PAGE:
In no particular order, here is a list of things that don’t come naturally to me: fashion, being nice, sports of any kind, teaching things. There are more but those are the main ones. I was horrendous at these things before but quarantine has made me practically allergic to them.
In regards to fashion, I’m currently rotating between four shirts. I use ‘rotating’ loosely because what’s really happening is I change my shirt only when absolutely necessary. And it’s only getting worse. This morning I went to put on shirt number three (my favorite) and discovered it had holes in it. I wore it anyway. In my defense, I had already taken it off the hanger.
My already non-existent fashion sense isn’t the only thing in decline: my patience is now in the negative. I didn’t even know that could happen. I can predict when I’m going to be annoyed. It’s easy because it’s all the time.
So it’s never been a better time for me to have to teach something.
I take back what I said about my things being in no particular order. Teaching things is actually 1 through 4. A few weeks ago I had an appointment to teach someone how to use their Facebook business page. The lesson is still ongoing. The questions haven’t stopped and at this point, the only way I know how to make them stop is to just delete their page and tell them Facebook went out of business.
I’ve known I could never be a teacher since I was in grade school. During a math lesson, my 3rd-grade teacher, Miss Guerra, requested that I work with a fellow peer named April on our assignment. It made zero sense. Nobody else was teaming up and on top of that, April wasn’t even a friend of mine because she didn’t know who the Power Rangers were. I didn’t get it but I, begrudgingly, grabbed my shit and sat next to her.
4 seconds later, I got it.
April couldn’t understand why the number 23 wasn’t written 203 because 20 and 3. Miss Guerra thought she would get it if another 8-year-old explained it to her. I couldn’t even teach myself how to properly brush my hair but I was somehow qualified to teach math. (I’m not kidding on the hair thing. That same year my parents had to cut a knot out of my hair that was the size of a golf ball. I’ve only slightly improved since then.)
The situation made me want to drop out of school. My explanation of “that’s how it is just write it” wasn’t working and it was the only thing I had in my arsenal. Eventually, I gave up and told her to keep writing it the way she thought was correct. In my defense, I wasn’t the teacher. My teacher wasn’t even the teacher. To this day I think about that time and wonder if April ever figured out how numbers work. In case she hasn’t, I would like to formally apologize to every bank teller she’s ever dealt with. She doesn’t want to withdraw $10,020. She wants $120. I know.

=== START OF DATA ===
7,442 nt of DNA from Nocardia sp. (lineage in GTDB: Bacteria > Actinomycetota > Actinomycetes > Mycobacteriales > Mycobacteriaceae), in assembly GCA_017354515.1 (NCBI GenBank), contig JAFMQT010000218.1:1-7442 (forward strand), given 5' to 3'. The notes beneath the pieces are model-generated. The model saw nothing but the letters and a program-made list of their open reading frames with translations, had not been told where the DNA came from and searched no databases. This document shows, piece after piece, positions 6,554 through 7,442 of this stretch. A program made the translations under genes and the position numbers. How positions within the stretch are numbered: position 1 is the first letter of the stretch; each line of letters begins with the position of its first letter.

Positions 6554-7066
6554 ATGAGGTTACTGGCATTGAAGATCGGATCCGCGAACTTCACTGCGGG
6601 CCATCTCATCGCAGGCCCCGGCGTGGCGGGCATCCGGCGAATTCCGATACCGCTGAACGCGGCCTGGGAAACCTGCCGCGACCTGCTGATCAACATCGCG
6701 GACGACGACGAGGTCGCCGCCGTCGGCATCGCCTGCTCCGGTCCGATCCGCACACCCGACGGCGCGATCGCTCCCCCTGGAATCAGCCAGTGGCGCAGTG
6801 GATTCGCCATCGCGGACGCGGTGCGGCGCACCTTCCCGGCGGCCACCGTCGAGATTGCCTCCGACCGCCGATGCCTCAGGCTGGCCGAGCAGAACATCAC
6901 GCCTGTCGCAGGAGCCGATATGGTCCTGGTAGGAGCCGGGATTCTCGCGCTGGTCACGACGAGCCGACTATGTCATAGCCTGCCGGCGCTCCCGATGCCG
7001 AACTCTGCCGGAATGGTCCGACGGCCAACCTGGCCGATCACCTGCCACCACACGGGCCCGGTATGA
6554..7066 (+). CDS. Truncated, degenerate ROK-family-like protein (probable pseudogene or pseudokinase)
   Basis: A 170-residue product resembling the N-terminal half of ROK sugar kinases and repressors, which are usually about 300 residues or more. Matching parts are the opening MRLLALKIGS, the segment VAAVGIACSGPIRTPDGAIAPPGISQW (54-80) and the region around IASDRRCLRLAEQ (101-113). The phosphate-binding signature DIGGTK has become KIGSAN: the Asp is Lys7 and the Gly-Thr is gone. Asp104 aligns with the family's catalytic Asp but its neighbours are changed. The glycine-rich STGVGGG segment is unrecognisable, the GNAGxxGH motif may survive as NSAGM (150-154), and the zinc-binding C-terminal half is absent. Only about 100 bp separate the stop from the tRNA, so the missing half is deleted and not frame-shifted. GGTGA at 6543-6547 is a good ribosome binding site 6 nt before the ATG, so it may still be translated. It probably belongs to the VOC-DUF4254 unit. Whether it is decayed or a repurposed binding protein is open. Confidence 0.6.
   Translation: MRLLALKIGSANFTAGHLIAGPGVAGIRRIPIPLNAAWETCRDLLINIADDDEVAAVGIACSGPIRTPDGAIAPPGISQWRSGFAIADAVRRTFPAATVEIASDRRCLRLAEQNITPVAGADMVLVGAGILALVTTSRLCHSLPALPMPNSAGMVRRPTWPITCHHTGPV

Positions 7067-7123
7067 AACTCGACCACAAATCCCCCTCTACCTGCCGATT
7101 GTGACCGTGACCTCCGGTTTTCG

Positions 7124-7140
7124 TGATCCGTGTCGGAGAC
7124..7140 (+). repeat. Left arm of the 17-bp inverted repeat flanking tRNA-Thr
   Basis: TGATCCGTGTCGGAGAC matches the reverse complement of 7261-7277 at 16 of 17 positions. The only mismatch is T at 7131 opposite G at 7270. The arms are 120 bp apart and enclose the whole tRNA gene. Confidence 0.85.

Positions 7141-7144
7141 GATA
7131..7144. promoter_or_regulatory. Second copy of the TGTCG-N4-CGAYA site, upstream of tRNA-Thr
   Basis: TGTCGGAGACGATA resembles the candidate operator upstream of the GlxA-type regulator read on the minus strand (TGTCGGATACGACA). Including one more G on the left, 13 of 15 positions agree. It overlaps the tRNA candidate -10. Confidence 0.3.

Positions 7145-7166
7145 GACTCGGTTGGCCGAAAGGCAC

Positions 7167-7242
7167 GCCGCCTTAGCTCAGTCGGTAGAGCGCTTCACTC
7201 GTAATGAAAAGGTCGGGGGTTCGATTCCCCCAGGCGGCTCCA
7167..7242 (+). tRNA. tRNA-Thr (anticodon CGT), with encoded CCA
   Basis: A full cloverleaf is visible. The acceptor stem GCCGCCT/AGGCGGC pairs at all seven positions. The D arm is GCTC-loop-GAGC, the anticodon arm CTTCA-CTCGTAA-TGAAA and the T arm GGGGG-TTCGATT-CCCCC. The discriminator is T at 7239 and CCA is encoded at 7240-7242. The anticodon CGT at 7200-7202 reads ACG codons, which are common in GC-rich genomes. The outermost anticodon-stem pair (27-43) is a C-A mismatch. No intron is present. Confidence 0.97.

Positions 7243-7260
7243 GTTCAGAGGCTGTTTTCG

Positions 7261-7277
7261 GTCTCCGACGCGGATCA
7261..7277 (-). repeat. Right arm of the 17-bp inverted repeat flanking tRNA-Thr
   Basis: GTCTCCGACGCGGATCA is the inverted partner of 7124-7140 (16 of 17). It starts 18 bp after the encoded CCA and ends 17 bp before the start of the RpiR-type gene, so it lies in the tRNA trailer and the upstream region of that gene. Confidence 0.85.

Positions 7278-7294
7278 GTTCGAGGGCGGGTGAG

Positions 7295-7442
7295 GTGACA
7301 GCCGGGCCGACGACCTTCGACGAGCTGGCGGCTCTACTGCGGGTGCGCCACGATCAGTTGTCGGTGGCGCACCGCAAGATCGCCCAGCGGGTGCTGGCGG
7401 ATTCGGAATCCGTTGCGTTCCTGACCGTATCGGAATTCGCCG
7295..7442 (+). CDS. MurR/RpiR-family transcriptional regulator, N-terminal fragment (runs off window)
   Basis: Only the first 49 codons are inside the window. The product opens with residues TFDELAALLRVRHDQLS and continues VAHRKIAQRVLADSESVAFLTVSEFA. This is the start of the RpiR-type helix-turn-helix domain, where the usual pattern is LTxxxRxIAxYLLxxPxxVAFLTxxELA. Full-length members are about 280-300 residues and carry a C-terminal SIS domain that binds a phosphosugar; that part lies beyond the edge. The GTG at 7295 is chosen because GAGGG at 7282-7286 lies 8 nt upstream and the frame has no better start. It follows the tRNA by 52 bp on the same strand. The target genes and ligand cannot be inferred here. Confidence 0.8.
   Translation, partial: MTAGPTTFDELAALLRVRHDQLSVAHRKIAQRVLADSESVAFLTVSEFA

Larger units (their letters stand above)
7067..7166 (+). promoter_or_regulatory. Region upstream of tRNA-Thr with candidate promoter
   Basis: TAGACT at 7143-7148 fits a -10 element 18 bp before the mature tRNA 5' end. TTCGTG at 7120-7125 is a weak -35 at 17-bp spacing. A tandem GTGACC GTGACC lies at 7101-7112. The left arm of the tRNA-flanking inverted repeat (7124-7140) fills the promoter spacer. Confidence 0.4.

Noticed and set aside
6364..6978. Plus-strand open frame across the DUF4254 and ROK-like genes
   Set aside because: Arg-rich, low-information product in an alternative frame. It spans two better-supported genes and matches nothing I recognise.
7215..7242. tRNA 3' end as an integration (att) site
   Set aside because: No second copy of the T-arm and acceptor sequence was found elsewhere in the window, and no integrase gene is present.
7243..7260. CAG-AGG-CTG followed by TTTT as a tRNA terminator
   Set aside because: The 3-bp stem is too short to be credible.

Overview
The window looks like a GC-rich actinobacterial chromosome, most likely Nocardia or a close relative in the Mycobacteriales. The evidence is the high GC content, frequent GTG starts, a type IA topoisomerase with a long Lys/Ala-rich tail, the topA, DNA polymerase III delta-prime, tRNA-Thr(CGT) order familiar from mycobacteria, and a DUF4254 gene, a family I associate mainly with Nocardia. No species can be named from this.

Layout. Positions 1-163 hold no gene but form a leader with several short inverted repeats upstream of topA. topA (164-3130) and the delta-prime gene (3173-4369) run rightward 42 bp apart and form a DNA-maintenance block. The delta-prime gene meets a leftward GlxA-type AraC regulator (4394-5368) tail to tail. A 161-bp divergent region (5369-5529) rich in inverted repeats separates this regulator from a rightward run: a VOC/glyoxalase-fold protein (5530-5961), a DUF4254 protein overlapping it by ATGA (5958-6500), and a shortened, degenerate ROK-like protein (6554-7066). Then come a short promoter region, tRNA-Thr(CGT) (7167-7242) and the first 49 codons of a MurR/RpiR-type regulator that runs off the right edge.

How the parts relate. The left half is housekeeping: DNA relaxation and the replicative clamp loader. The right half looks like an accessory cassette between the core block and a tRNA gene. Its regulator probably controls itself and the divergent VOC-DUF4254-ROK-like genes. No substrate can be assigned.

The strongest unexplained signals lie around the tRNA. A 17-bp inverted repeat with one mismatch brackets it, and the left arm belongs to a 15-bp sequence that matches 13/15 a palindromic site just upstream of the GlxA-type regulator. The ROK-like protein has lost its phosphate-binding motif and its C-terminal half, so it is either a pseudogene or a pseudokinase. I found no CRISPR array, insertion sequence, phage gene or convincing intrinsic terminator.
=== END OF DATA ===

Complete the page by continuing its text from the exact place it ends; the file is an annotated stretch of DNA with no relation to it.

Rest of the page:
Believe it or not, this story has a point. In the time of the corona (we’re on a first-name basis now), we all have an opportunity to figure out what we really want to do. I’ve always thought that one of the dumbest questions kids get asked is “what do you want to be when you grow up?” I know people in their 30s that are still trying to figure that out, how is a 6-year-old supposed to know? The answer is: they don’t. That’s why they come back with stupid shit like mermaid, or Nemo, or robot (which, I guess if you really think about it, isn’t a bad response considering robots will eventually replace us all).
Instead of asking “what do you want to be?” to a bunch of know-nothing first-graders, let’s start asking “what do you like to do?” when they get to be a bunch of know-it-all pre-teens. I’ve loved and have written since I was a kid but no one ever talked to me about what I loved doing. So when asked the career question, my answer was always something that sounded like a grown-up job (my 8-year-old answer was “Judge” so I could throw everyone in jail, and the reason for that is coming up in another post).
Now’s the time to ask yourself: “what do I like to do?” “What makes me happy?” If you don’t know the answer then go backward and ask yourself what do you hate doing. I have nothing but respect for teachers (although I’m still on the fence about Miss Guerra) and parents who are temporarily filling that role right now. I could never do it, fuck that.
Things suck right now. Things are tough and they’re shitty. But if you felt this way before the pandemic, and you’re in a position to change it, then go for it. You might as well. If April can make $10,020 out of $120, then you can do anything too.
Side note: Sometime during my freshman year of high school, I was at a barbecue with my parents and my dad’s friend showed up with his new girlfriend: Miss Guerra. She looked at me and said, “Hiiii, I remember you”, and I said, “I remember when you made me try to teach April math”. She giggled and then walked away to go say hi to other people that she hadn’t tried to make do her job. I haven’t seen her since. The End.